Johnny Harrison began moving in the direction of the drones. The crowd behind them backed off, and Al noticed that none of them seemed to have expected this new ‘game.’ They were caught as much off guard as he was.
As he approached one of the drones, someone Al didn’t recognize, the expressionless person remained immobile. He didn’t look at Johnny, or acknowledge his approach in any other way. The oversized cop grabbed the small anonymous man and picked him up, lifting him into a horizontal position over his head. Still the man showed no emotion, and people began pleading and trying to encourage the man to defend himself.
When the man continued to do nothing, the man in the glasses said, “He does nothing to protect himself, even though he knows destruction is imminent.”
Al turned around and addressed Marilee in a hushed whisper.
“Take the younger ones back inside,” he said. “They’re not needed here right now, and they don’t need to see this.”
As he was turned in that direction, he noticed with a quick glance that there were no longer any of the armed guards who had stood at the back. The cowards had all retreated.
Marilee began telling the young ones what to do, turning them away from the scene, and Al turned back around to see the inevitable fate of the motionless drone.
Just as he focused on Johnny Harrison, the man in the dark glasses put his fingers to his mouth and let out a long and loud whistle. When it died down, Johnny Harrison brought the man down on his knee, and the loud, collective scream of the crowd wasn’t even enough to deafen the sound of the man’s spine breaking against Johnny Harrison’s unrelenting leg.
All of a sudden everything in Al’s vision went black. He reached out to the side of himself and found Wick’s arm, and heard him whisper, “You too, huh? I can’t see a thing.”
The crowd began screaming, and Al could only hope that the screams were from shock at finding themselves blind as well. If they weren’t all experiencing the same thing as he was, then he didn’t want to know what could make all those people let out such blood curdling screams all at the same time.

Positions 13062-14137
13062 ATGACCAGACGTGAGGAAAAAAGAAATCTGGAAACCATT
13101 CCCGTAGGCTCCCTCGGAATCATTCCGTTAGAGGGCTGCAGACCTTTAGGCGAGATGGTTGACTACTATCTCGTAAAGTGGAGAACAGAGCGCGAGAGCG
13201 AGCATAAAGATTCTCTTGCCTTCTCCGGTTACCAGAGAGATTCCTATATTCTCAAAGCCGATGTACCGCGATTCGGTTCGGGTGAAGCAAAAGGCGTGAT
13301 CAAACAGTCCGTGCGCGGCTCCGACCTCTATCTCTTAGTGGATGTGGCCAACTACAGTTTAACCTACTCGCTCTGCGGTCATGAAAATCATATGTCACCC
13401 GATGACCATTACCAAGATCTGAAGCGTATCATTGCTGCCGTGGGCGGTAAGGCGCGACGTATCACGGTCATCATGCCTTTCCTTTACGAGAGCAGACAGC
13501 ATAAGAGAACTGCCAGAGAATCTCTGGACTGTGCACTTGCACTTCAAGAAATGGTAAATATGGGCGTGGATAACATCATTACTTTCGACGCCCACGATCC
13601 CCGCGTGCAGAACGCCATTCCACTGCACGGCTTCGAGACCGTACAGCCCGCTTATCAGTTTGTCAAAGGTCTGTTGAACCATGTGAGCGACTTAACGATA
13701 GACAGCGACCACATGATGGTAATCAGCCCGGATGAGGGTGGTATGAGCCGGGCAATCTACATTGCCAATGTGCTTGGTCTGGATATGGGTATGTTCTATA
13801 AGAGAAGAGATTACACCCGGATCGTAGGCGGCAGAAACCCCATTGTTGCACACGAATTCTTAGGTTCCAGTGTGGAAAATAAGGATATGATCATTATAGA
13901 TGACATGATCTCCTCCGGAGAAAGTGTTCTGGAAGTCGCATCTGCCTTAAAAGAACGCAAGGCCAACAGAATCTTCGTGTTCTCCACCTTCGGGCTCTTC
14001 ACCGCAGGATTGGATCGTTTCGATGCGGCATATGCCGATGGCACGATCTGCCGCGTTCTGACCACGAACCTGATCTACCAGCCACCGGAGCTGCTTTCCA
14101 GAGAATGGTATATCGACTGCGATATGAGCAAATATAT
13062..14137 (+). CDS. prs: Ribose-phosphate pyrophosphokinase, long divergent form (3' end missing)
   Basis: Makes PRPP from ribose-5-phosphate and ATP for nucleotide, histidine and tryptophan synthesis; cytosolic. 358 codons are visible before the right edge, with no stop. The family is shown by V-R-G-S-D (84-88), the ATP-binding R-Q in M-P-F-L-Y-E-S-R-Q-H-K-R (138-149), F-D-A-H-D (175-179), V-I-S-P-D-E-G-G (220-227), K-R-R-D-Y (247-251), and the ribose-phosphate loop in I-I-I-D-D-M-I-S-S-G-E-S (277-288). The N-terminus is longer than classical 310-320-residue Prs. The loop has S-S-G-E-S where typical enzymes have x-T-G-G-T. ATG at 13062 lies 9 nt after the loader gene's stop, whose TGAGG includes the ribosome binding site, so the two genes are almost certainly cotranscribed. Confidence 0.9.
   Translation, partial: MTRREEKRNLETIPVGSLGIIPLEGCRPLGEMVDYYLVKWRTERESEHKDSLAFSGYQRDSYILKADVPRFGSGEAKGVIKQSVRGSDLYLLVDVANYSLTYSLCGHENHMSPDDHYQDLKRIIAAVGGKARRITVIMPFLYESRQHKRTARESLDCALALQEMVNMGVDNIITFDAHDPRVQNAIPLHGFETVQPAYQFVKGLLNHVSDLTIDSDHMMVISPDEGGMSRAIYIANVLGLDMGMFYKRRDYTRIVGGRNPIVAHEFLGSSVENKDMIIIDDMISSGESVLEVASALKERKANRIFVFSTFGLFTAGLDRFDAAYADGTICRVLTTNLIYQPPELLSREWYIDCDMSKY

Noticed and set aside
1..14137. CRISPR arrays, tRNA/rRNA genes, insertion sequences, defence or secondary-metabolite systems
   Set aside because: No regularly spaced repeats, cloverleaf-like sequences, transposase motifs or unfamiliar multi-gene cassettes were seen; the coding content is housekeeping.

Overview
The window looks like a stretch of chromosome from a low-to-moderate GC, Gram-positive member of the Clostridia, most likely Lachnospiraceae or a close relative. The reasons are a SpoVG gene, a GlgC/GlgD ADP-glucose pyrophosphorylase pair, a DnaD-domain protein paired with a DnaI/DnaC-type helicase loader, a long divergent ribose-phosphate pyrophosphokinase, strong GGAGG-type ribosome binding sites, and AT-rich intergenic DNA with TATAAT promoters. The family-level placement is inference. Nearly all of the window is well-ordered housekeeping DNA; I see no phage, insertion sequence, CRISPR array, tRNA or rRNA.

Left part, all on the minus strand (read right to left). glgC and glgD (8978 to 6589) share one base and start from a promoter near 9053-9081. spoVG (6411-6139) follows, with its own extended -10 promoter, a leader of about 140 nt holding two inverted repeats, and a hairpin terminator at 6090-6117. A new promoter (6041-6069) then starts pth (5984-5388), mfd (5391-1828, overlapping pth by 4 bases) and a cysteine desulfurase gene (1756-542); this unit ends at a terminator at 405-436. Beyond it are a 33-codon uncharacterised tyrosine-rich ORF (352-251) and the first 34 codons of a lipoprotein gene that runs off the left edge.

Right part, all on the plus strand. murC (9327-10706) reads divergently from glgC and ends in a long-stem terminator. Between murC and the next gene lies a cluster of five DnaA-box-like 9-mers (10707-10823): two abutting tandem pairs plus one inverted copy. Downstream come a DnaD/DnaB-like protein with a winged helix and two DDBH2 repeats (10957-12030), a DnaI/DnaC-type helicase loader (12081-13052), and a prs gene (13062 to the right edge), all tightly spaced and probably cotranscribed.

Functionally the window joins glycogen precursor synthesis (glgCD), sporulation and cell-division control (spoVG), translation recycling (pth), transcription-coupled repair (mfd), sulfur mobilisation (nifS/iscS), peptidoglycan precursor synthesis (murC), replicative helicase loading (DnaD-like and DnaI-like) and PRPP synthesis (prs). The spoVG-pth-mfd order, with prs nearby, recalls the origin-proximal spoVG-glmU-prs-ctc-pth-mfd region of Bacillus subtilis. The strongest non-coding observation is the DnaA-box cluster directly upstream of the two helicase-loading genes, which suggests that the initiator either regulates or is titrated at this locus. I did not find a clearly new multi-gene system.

“Alphonse!” Marilee said from the back of the entrance hall, her voice floating up to him. “The doors are locked! And its dark back here all of a sudden. Did you close the entrance?”
“Everyone, stay close together,” Al said. He didn’t have time to think about the locked doors. His earlier suspicion had been confirmed. They were all experiencing this sudden black blindness.
But just as quickly as it had crept into his vision, the darkness began to creep back out and the screams of the crowd died down into nervous chatter as some of them began talking to each other, comforting each other in some places and still quibbling in others.
As Al looked around, he didn’t see any of the faceless drones. The rows of speakers had been removed silently from just feet in front of where he stood, and even the blood of Benny Jorgens was no longer drying on the cement.
The man in black had disappeared without a trace, taking his pawns with him.
But the façade of City Hall wasn’t entirely without traces of what had occurred there. Looking up, Alphonse saw a terrible reminder of the Crazy Man’s abstract advice to them all.
There, hanging above the street from the top of flagpole was the body of the unnamed pawn, his back broken hideously in on itself, with his dead eyes staring out over the people of the city who had gathered to witness this spectacle of death.
If we do nothing, if we don’t actively defend ourselves, we die, Alphonse thought, looking up at the dead man, from his pointless defensive position between Jared Black and Wick Cunningham.
So be it.